“I feel it just helps kids feel better about where they’re at and also to take charge of their own learning because we really set a lot of goals in the classroom, and they know, like on Lexia, ‘I need to make this number of units and finish this much time in order to be on grade level by the end of the year.’ It empowers them.”
She can receive information on each child’s needs or work to offset any learning losses from pandemic shutdowns. “For me right now, I want to know in the moment where students are having trouble so I can help them out and individually because they’re all unique.”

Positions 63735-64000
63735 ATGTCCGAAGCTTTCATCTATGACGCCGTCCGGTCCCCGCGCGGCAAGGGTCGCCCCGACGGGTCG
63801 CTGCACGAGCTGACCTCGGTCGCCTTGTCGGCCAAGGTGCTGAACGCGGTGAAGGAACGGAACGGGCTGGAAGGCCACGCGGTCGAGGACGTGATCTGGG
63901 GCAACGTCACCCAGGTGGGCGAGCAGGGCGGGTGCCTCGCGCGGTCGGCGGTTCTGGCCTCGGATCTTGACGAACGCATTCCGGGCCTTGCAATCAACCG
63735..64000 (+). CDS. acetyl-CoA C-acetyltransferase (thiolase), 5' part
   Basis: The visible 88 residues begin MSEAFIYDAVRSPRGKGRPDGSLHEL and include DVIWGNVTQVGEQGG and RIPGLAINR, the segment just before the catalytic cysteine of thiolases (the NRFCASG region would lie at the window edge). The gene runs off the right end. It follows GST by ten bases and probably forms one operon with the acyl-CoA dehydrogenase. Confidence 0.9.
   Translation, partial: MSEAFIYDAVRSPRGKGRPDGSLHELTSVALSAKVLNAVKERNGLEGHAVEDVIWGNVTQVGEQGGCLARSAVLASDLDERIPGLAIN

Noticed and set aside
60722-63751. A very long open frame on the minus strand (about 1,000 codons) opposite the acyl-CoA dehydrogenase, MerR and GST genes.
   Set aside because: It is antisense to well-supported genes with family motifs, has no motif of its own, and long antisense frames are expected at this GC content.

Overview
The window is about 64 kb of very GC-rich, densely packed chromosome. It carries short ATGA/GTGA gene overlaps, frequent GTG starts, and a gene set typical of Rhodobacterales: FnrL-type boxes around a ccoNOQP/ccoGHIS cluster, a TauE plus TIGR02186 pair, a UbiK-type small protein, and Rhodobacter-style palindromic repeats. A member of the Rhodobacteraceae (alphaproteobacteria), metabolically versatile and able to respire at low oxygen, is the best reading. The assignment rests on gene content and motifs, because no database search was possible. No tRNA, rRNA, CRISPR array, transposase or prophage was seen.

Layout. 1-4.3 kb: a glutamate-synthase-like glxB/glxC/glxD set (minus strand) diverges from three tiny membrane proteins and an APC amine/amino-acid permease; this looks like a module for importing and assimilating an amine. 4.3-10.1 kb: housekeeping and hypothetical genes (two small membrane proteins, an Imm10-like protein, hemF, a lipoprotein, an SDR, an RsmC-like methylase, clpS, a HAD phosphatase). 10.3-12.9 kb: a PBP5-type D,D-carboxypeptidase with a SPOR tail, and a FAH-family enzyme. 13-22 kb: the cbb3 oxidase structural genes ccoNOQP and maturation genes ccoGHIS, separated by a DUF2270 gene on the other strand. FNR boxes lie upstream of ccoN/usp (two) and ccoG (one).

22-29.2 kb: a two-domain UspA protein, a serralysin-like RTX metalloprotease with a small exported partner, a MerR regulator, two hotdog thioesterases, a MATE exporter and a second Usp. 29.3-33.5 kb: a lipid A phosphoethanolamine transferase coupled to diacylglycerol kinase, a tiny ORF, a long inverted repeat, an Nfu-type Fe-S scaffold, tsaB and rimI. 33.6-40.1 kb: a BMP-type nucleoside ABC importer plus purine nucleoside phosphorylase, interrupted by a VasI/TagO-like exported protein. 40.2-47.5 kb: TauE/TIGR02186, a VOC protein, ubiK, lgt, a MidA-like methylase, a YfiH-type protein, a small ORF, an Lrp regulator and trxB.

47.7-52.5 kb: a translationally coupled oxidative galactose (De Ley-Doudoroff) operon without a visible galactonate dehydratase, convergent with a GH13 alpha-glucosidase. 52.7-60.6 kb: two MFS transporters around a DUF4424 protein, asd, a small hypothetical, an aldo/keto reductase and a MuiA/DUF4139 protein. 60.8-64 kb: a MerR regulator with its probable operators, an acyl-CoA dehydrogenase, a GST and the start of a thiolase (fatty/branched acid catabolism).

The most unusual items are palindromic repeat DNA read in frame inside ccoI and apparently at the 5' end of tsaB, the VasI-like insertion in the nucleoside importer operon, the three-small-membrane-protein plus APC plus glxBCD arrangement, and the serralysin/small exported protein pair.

That’s both on and off their devices. Often during a school day, students are interacting with her and classmates. There’s a morning meeting and work with specialists. Math involves a whole-class lesson for core instruction, followed by three rotations.
One rotation is doing a Zearn lesson, complementing the math curriculum. Another rotation applies Prodigy, a program that can shore up skills that students missed.
A third rotation with Pryor has project-based learning or hands-on manipulatives, “so I can reinforce concepts that we’re learning in class.” There’s time to practice by playing math games, such as for multiplication and division.